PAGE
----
There is tons of research on strategies for determining how much to spend each year from a retirement portfolio but no one-size-fits-all.
If your retirement corpus value reduced to zero (assuming not parting gifts for children) on the last day of your life, then that’s a perfect spending plan.
But jokes aside, the main agenda for most retirees should be to ensure that their retirement corpus lasts for 2-3 decades. Since the retirees get only one shot at retirement, the stakes are very high. More so because nobody gives loans for retirement (ignoring reverse mortgage for simplicity in this discussion) unlike many other goals.
So how much money do you need to retire?
Let’s take a theoretical example to begin with:
You have just retired at 60 with current annual expenses of Rs 10 lakh. The estimated life expectancy is 80 years and inflation during retirement is expected to average around 7%.
Now you have 20 years to live. So you make 20 fixed deposits of Rs 10 lakh each in the bank, with each earning 7% every year. Each FD is earmarked for one year’s expense in retirement and grows at a rate equal to inflation (7%) and hence provides enough money each year in retirement.
If this is done, then theoretically, you have enough money to retire if you have saved up Rs 2.0 crore (20 FDs of Rs 10 lakh each). Super stuff!You can spend following amounts in each passing year of retirement without worrying:
- Year 1: Rs 10 lakh (from 1st FD)
- Year 2: Rs 10 lakh + 7% interest (from 2nd FD)
- Year 3: Rs 10 lakh + 7% + 7% interest (from 3rd FD)
- Year 4: Rs 10 lakh + 7% + 7% + 7% interest (from 4th FD)
- and so on.
But remember, this is a theoretical example.There are several risks here that can derail this plan:
- What if you live longer than 80? Maybe 90 or 95 or even more?
- What if you don’t get 7% every year for 20 years from FDs? After all, FD rates fluctuate basis the rate cycles and more practically, all money wouldn’t be in FDs but also in some market-linked instruments. So variation in returns (or negative returns) is possible.
- What if inflation in some years is more than 7%?
- What if in some years you need to spend an unexpectedly large amount on unplanned things like major home repair and medical expenses?
- What if there are adverse tax changes that reduce in-hand income from your portfolio?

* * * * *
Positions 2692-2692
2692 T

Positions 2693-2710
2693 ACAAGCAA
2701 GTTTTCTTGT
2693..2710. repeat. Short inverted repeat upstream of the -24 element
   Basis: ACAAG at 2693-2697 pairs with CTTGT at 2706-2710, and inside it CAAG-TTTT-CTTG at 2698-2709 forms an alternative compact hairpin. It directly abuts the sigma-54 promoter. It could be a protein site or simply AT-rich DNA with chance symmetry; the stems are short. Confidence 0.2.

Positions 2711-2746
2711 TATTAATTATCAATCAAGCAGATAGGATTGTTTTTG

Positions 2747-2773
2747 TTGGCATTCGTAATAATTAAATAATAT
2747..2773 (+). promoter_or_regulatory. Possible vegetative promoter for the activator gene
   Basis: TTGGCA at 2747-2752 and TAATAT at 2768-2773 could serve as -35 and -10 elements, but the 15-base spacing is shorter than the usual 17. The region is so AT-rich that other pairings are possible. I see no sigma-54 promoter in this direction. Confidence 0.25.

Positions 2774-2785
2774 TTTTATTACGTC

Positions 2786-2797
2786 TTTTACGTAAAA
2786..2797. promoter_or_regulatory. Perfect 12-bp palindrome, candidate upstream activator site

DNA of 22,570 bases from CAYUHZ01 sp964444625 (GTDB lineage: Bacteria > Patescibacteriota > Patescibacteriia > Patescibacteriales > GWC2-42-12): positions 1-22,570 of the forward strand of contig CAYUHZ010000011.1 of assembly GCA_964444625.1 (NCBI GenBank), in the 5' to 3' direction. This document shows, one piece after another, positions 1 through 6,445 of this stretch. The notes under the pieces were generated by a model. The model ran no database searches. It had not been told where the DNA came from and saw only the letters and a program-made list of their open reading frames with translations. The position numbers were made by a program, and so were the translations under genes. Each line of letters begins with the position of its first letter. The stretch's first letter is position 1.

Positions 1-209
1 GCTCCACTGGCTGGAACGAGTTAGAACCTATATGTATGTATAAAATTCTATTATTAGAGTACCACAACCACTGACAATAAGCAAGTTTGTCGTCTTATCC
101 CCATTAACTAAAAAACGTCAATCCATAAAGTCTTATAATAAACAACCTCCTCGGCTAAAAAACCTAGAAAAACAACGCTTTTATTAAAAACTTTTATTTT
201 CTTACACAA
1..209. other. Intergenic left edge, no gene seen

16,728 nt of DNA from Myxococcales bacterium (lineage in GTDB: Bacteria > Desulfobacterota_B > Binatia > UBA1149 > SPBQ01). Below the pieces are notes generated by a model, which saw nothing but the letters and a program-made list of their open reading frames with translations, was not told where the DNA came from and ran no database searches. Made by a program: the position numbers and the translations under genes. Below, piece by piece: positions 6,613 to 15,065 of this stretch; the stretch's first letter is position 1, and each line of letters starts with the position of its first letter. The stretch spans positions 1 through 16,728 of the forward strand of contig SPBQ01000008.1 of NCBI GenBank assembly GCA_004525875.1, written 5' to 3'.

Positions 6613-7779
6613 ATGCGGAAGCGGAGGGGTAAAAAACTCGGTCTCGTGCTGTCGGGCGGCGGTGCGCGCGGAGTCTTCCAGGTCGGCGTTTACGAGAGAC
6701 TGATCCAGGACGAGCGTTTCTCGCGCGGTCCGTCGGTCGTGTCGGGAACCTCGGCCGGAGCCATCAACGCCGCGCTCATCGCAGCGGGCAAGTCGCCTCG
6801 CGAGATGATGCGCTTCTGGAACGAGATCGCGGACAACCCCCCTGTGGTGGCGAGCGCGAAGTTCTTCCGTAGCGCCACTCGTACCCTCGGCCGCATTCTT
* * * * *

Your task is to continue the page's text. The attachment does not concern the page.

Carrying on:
- And what if all the above-mentioned risks materialize simultaneously!
As you see, the longer you ‘plan’ to live on your just-enough retirement savings, the higher are the risks of something or the other going wrong.
So is there anything that can be done?
With reference to the above example, you may say that its better to not just target Rs 2 crore and instead, save a little more than that to provide an additional buffer for lower returns or unexpected expenses.
But point is, that there is no perfect retirement spending strategy out there.
There is tons of research on strategies for determining how much to spend each year from a retirement portfolio but no one-size-fits-all.The above example used was a theoretical one. In reality, strategies can vary like this:
- Spend a fixed percentage of the corpus each year. For example, spend 5% of the Rs 2 crore portfolio, i.e. Rs 10 lakh. The problem with this approach is that your spending will vary from one year to other as the portfolio will fluctuate each year; or
- Start with a fixed percentage (~5%) in the 1st year and then keep increasing the withdrawal amount to accommodate inflation. In this approach, no regard is given to portfolio returns. As you might have guessed it, this can lead to rapid portfolio depletion if the initial withdrawals turn out to be comparatively higher in years of poor (or negative returns).
The above strategies extremes, a more sensible approach will be:
Within the expenses, identify real basic ones that will have to be tackled every year without fail. The remaining expenses will naturally be discretionary ones. So even though the retiree can go for a strategy that theoretically allows higher withdrawals each year (due to inflation), the retiree makes adjustments and withdraws only for the necessary expenses in years of poor portfolio returns.
This is a more practical approach and includes an acceptable degree of spending volatility in retiree’s life.
Of course this is easier said than done. One of the biggest concerns would be the extent to which the budgeted spending may have to be reduced in bad years and this will vary from one retiree to another.
But nevertheless, this sort of dynamic and portfolio returns-aware spending strategy offers the best of both worlds. As is necessary, it is fairly responsive to market movements and attempts to reduce big fluctuations in the annual amount the retiree can withdraw each year.
This too is not a perfect strategy but it is closer to perfection compared to the other strategies.
Regardless of what you wish to do, it makes sense to attempt lower annual withdrawals in initial years if possible or save a corpus larger than what is actually required to retire.
In any case, a withdrawal strategy that adjusts spending downward in case portfolio performance is bad, is a wiser one than the one that does not.
If you are lucky enough to be still decades away from retirement, then it’s best to start saving early to mitigate these risks - by saving more than what is necessary for a bare-bones retirement.(Dev Ashish is the founder of StableInvestor.com.)You can now invest in mutual funds with moneycontrol. Download moneycontrol transact app. A dedicated app to explore, research and buy mutual funds.